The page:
The process of acquiring and evaluating feedback is a lot like dating. Once we decide who we’d like to get to know we transcend into the awkward limbo of when, how, and why to reach out to them.
While I can’t take the awkwardness out of your next first date, I can simplify the process of asking for feedback with advice from Des Traynor, the co-founder and Vice President of Customer Success at Intercom.
These are the tips he shared on how to target, evaluate, and execute on customer feedback.
- Customer experience begins the second your user opens your product. Start by asking users what their objectives are and tailor your processes specifically to their needs. This is how Des defines it: “When the first user experience of the product is directly in line with the goals of the customer themselves.”
- Customers will tell you exactly what you need to improve your service. All you have to do is listen. From customer 50 to customer 2000, cultivate a hyper focus on what they’re doing and how you can help them achieve that.
- The simplest way to acquire feedback is to work with customers while they’re using your product. In context feedback not only reveals holes in your service but affords you a natural environment to inquire about user experience.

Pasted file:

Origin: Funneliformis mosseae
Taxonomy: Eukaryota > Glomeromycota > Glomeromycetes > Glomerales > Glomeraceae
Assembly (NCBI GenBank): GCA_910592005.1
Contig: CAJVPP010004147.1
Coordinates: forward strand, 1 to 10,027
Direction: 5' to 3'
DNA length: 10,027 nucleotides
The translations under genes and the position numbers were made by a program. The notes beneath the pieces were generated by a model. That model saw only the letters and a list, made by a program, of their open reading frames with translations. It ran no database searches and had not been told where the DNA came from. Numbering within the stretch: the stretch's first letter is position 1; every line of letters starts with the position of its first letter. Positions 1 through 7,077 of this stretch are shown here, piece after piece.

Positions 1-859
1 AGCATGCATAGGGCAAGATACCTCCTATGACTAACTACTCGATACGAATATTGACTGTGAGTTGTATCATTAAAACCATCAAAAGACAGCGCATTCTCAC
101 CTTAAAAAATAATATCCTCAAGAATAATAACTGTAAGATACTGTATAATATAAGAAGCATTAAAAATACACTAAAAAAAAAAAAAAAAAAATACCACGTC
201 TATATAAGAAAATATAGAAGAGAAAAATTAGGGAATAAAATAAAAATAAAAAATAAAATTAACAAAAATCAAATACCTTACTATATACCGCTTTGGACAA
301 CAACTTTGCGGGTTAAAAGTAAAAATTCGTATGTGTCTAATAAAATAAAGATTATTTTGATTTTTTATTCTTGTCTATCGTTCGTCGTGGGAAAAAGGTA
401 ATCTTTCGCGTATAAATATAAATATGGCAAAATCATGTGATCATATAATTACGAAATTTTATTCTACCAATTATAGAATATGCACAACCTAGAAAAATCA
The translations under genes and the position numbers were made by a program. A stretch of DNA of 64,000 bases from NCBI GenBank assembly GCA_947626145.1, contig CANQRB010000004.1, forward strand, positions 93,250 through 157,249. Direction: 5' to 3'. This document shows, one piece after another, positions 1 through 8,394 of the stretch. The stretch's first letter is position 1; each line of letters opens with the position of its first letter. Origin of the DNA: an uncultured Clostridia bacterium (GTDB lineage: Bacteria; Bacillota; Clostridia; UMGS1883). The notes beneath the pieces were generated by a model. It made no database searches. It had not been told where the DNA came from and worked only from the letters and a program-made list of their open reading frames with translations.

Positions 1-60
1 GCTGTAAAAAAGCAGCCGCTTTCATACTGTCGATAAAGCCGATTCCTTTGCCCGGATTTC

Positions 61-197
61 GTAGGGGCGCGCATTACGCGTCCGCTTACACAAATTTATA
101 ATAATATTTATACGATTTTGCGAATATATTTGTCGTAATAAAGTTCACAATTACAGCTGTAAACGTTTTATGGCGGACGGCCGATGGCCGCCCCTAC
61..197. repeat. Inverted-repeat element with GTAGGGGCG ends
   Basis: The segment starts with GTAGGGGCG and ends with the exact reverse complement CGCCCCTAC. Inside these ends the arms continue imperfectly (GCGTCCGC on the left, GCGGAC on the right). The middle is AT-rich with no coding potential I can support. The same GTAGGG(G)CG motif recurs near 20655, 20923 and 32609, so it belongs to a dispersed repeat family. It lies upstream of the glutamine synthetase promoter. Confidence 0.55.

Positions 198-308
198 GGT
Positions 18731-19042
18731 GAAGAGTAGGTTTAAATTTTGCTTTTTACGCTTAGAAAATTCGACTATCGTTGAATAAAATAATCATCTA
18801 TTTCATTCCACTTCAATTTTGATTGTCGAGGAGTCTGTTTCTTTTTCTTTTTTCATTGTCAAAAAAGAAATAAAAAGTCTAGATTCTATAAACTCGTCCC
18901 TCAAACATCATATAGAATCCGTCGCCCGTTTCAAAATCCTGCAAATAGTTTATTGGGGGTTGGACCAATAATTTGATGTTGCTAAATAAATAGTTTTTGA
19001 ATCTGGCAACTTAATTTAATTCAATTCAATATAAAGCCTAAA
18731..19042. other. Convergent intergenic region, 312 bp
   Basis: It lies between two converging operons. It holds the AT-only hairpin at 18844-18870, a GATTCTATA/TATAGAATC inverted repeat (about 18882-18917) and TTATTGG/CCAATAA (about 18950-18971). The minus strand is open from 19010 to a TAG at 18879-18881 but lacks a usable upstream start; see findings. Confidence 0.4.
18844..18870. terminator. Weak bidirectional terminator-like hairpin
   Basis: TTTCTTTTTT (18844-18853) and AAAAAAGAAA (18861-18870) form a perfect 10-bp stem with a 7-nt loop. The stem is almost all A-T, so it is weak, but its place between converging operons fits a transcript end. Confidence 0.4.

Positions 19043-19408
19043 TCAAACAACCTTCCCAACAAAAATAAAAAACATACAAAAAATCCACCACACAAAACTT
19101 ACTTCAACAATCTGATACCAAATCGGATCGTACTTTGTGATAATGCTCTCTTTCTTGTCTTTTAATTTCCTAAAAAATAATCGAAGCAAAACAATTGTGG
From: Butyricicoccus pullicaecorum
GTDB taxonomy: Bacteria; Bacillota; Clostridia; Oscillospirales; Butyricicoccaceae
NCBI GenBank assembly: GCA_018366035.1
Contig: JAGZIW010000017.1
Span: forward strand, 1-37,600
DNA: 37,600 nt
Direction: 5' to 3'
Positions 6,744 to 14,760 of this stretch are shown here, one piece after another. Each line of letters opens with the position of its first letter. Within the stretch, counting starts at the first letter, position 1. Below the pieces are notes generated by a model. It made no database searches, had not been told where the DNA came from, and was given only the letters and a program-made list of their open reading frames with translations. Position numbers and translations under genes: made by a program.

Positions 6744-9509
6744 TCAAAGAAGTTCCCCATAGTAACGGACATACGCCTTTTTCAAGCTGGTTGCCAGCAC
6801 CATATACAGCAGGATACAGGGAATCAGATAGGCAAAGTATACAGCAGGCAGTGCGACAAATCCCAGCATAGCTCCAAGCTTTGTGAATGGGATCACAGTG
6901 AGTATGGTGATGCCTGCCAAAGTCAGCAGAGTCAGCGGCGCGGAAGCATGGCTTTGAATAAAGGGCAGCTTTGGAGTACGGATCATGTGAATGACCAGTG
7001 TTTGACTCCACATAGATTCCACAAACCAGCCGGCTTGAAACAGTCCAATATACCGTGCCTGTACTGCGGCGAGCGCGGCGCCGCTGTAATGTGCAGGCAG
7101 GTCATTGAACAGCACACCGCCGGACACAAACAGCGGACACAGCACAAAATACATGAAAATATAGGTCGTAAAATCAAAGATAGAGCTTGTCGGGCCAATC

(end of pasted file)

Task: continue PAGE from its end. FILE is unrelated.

- Not all feedback is equal. If you’re seeking feedback for a specific feature, ask the customers who use it and be cognizant of how long and how often they use it when you evaluate their responses.
- Lean companies start evaluating feedback before they receive it. Being aware of the reason behind your request allows you take actionable steps to improve your product. Des shares the key questions you should ask before reaching out to your customers below.
- Invite a trusted group of users to a beta only program to test new features. When reaching out, describe the intent of the feature you’re releasing, the state it’s in, and the type of feedback you’re looking for.
- Lean entrepreneurs improve their products based on actual customer usage. Avoid being jaded by how ‘you think’ users are navigating your product.
- Not all of your products will have a business value in terms of profitability. The key to customer retention is prioritizing a clear understanding of how users engage with your product to deliver and improve the services they are most excited about.
- When building new products aspire to create a scalpel, not a Swiss Army Knife. Scalpels have a single function that can be proved by a simple yes or no answer. If you can’t accomplish the first part of your goal, the other parts are irrelevant.
- Try Intercom’s product release framework the next time you update your service. Here’s a video of Des explaining it.
- “Design conversations, not transactions.” Run your customer service culture like a coffee shop, not a tech team. Trusted brands don’t have start and end points for customer relationships. When you make your highest priority knowing your users you’ll eliminate automated interactions where they’re treated as a number or a request.
- Leading customer service teams don’t ask customers questions they know the answers too. Take the necessary steps, like looking up past interactions, to treat your customers like your friends.